My parents are young and healthy. They each have their own homes and are still working full time. It’ll be a while before they retire, go blind and lose their driver’s licenses.
I often worry about the future.
Is it really the responsibility of your children to take care of you when you’re old? What about people without children? Who’s supposed to take care of them?
A lot of folks think, yes, children are supposed to take care of their aging parents. You know, payback time.
All of our friends and family know that once our son finds his path in life, my husband and I are headed down to Key West, Fla., to live a different life, inside a boat.
Some laugh and say, “Yeah, right.” Some say, “I wish I were that rich.” Some just simply give us a doubtful look.
Thing is, we don’t have to prove to anyone that we are making our dreams a reality. They’ll find out when the time comes. Moving away for a new adventure takes courage; we’ve got plenty. By the way, you don’t have to be a millionaire to live in Key West, especially not on a boat.
We are both excited for the future, but one thing always crosses my mind … the parents.
How are we going to help our elderly parents from 1,600 miles away?
I joke with mine about moving down with us. My dad seems to like the idea, although he often reminds me to “Just put me in a home with some good-looking women and I’ll be fine.”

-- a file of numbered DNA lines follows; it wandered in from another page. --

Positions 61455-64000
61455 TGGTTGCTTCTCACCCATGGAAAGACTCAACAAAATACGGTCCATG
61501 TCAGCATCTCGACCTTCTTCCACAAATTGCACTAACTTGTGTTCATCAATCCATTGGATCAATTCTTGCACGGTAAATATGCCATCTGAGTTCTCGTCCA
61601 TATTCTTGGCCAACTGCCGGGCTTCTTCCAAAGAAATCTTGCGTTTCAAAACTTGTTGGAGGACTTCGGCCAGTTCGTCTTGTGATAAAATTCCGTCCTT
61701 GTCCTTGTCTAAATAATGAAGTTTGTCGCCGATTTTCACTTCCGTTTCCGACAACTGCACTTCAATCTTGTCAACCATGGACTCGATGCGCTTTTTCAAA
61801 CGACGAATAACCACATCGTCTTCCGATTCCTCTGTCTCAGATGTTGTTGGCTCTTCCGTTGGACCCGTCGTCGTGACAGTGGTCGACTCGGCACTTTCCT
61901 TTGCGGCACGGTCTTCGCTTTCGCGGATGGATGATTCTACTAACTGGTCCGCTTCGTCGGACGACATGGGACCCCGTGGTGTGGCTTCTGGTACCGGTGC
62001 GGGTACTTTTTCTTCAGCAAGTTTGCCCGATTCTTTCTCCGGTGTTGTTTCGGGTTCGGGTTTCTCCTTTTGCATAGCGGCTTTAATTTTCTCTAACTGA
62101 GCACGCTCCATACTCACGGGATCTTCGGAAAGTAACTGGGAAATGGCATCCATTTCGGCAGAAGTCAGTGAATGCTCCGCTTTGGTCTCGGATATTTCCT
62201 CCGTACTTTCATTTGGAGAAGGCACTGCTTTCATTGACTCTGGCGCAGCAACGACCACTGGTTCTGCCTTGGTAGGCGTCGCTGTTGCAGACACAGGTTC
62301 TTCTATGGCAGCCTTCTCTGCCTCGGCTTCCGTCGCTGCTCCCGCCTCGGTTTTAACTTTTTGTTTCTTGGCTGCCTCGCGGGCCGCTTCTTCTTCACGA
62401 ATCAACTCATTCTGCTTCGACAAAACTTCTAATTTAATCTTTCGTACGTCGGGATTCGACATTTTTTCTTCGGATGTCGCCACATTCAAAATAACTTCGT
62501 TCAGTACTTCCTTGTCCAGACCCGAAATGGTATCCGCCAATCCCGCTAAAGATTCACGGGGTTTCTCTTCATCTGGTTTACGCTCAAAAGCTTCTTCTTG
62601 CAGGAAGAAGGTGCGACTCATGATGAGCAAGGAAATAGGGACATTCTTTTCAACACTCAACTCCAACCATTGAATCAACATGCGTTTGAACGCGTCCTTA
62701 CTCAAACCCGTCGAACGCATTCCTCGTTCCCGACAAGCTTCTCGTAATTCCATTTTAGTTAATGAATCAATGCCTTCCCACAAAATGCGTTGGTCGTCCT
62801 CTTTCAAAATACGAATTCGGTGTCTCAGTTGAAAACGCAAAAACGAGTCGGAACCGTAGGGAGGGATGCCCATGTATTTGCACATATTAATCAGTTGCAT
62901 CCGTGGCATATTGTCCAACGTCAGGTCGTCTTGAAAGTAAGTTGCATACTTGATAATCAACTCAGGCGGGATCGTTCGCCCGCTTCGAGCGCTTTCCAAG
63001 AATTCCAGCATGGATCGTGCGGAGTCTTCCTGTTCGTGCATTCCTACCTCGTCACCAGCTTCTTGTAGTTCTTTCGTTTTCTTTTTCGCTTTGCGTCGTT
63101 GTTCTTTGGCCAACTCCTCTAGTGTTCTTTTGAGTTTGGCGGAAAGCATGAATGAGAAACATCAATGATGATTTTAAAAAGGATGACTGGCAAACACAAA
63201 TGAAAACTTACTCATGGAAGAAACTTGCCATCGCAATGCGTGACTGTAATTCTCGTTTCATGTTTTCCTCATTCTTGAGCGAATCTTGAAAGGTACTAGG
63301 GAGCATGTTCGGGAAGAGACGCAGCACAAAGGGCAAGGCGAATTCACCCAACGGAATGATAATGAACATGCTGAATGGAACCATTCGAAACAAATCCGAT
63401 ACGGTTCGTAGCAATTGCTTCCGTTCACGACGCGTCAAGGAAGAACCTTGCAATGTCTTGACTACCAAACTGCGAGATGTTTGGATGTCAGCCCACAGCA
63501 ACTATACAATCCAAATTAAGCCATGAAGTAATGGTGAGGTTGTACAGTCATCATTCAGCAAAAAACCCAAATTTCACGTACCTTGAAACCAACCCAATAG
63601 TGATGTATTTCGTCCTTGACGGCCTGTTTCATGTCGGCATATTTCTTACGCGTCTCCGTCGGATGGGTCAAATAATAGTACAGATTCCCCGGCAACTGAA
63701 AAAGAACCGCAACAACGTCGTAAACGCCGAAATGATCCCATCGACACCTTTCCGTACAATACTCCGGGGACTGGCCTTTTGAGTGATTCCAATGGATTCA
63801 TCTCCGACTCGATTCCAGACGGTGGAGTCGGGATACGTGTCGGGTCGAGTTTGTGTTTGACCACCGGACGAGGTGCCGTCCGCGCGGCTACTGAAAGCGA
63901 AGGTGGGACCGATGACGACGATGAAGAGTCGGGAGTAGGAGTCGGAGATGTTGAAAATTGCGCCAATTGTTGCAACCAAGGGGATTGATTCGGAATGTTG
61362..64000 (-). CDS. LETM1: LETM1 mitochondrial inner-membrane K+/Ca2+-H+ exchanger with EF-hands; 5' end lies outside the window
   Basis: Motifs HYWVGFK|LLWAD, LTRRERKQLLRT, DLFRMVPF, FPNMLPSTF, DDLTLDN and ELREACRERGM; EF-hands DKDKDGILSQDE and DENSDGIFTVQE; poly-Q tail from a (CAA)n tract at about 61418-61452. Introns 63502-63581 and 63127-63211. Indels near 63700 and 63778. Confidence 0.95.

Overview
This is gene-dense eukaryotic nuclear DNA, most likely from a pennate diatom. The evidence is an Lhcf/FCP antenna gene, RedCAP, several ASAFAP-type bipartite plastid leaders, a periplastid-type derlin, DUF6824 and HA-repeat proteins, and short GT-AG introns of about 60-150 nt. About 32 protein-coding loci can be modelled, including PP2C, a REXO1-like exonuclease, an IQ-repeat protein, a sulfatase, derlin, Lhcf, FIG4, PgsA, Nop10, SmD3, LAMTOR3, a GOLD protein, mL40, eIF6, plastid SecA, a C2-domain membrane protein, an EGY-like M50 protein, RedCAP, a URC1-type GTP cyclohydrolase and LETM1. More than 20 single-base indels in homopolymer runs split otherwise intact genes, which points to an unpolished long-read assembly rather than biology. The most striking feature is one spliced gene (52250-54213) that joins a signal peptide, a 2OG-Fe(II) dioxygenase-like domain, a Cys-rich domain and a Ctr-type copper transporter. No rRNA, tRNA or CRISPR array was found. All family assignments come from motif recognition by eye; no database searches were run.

My mom, not so much. She stubbornly says, “I was born and raised in Kansas City, and I’ll die here, probably alone.”
Are daily phone calls going to be enough to let my mother know I really do care?
My in-laws are slightly more secure, having three children to divide up the care-taking. Me? After my sister passed away 16 years ago, I’ve become an only child.
Is it normal to feel guilty for wanting to move and start a new exciting life away from family? Should we even feel guilt?
When I think about our own son taking care of us when we’re old, it makes me sad. He doesn’t need to return the favor; he’s already done so by being a good kid. I don’t want him to not live out a dream because I can’t go to the bathroom on my own.
If anything I just want him to make sure wherever we are, we are happy and hopefully not being neglected.
I realize finding a nice assisted-living home comes with a hefty price tag, more costly than living on a boat in Key West, for sure. We should not only be saving up for our 36-foot trawler, but also for a nursing home.
In a perfect world we’ll be able to persuade both sets of parents to move down to paradise, so that on our way to the dock we can swing by to visit with a hurricane and some key lime pie.
We don’t live in a perfect world now, do we?
As far as grandkids go, hello, mine get to come see Grandma Tasha and Grandpa Luke in Florida!